William F. Raynolds
William Franklin Raynolds was a U.S. army officer who served in the Mexican–American War and American Civil War. He is best known for leading the 1859 Raynolds Expedition. He retired from the army on March 17, 1884, with the permanent rank of colonel. He went on to become a topographic engineer and cartographer for the United States Army and the Army Department of the Interior.
About William F. Raynolds in brief
William Franklin Raynolds was a U.S. army officer who served in the Mexican–American War and American Civil War. He is best known for leading the 1859 Raynolds Expedition while serving as a member of the U. S. Army Corps of Topographical Engineers. During the 1850s and again after his participation in the Civil War, he was the head engineer on numerous lighthouse construction projects. He also surveyed and mapped the islands and shorelines on the Great Lakes and other regions. He retired from the army on March 17, 1884, with the permanent rank of colonel. His grandfather had been a veteran of the War of 1812 and had served as a company captain from April 12, 1812, until April 13, 1813. He was born in Canton, Ohio, in 1820, the fourth of six children to William Raynold and Elizabeth Seabury. He married at a young age; he and his wife had no children. He died in New York City in 1883, at the age of 83. He had a son, William F. Raynolder, who served as an assistant topographical engineer in the Army from 1843 to 1847. He served in Winfield Scott’s Mexican American War campaign that marched overland to Mexico City from the Gulf of Mexico seaport at Veracruz. He and other officers were the first confirmed to have reached the summit of Pico de Orizaba, the tallest mountain in Mexico, and inadvertently set what may have been a 50-year American alpine altitude record.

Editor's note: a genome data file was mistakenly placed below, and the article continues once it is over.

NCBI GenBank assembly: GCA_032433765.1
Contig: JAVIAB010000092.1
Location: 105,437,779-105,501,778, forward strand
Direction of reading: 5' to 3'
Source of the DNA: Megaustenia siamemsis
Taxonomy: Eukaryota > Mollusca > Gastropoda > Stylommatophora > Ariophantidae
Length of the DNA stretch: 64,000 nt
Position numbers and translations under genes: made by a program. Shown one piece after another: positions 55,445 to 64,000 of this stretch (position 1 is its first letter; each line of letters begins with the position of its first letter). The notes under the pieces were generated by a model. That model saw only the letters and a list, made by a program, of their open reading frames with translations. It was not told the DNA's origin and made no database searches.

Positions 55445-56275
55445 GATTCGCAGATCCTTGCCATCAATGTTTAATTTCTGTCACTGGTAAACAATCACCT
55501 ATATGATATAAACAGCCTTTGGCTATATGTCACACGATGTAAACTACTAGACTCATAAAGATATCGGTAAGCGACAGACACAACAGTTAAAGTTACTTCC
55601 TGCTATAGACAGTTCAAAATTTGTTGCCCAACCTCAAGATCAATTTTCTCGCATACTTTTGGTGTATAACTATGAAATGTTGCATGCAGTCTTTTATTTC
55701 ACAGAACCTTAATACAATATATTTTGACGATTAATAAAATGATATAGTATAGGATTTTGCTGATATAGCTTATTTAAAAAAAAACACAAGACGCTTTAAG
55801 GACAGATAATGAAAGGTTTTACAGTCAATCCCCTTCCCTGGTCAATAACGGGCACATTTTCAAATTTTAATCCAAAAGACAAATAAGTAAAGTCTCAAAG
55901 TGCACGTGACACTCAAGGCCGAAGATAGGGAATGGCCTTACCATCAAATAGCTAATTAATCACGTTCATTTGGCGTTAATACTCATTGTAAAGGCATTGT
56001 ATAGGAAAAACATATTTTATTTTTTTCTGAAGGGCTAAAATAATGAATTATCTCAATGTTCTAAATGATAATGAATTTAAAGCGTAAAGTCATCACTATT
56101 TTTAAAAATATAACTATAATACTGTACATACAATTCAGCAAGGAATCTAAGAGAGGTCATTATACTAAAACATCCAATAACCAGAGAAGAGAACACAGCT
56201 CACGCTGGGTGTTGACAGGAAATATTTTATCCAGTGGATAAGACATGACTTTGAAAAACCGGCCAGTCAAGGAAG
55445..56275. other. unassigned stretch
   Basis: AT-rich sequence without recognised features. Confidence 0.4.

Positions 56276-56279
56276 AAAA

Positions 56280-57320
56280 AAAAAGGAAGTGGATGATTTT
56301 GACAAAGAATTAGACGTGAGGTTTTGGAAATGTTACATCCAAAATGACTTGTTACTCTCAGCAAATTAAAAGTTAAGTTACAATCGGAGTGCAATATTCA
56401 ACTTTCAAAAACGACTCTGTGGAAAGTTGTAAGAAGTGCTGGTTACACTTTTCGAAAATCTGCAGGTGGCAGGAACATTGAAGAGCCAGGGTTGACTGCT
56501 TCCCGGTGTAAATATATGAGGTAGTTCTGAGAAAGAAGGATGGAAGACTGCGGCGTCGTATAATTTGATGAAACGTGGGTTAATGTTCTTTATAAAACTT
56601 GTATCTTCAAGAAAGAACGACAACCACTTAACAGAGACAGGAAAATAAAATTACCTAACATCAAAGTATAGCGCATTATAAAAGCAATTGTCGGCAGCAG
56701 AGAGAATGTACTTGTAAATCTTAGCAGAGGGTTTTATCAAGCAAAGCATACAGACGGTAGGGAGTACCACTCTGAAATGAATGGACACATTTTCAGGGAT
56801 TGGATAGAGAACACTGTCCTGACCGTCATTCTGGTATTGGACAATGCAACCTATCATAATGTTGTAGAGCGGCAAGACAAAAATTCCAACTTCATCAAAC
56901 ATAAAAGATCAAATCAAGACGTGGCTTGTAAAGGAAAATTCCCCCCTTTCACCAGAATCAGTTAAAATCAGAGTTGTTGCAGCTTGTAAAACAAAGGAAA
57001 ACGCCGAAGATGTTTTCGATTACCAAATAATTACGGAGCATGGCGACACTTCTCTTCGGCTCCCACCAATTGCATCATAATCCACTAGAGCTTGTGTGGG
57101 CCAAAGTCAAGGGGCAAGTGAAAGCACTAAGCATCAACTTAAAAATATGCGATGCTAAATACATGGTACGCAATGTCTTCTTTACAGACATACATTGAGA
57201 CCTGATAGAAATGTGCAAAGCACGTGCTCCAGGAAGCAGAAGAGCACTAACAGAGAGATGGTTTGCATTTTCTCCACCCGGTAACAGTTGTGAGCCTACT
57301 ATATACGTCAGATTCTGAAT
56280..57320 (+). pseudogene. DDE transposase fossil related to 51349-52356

He later served as head engineer of the Army’s Corps of Engineers until the merger with the Corps of engineers in 1863. He helped build at least six lighthouses whose construction he oversaw are still standing. Some are still in use and of these, several are listed on the National Register of Historic Places. He went on to become a topographic engineer and cartographer for the United States Army and the Army Department of the Interior. His grandson was Ulysses S. Grant, who became the first president to be born in 1864 and served as vice president from 1865 to 1874. He lived in Ohio until his death in 1881, when he moved to New Jersey and died in a nursing home in Brooklyn, New York. He left behind a wife and six children. His great-great-grandson, William Franklin Franklin, was also a topographical expert and explorer for the American Army and Army. He passed away in New Jersey in 1891, and is survived by his wife and three children, including one son, Joseph J. Reynolds, who was a fellow officer at West Point in 1843 and a friend of Grant’s. In 1859, he led the first government-sponsored expedition to venture into the upper Yellowstone region that was later to become Yellowstone National Park. He surveyed the Teton Range, now within Grand Teton National Park, and was in charge of the first expedition to the Yellowstone Plateau in 1859 and 1860.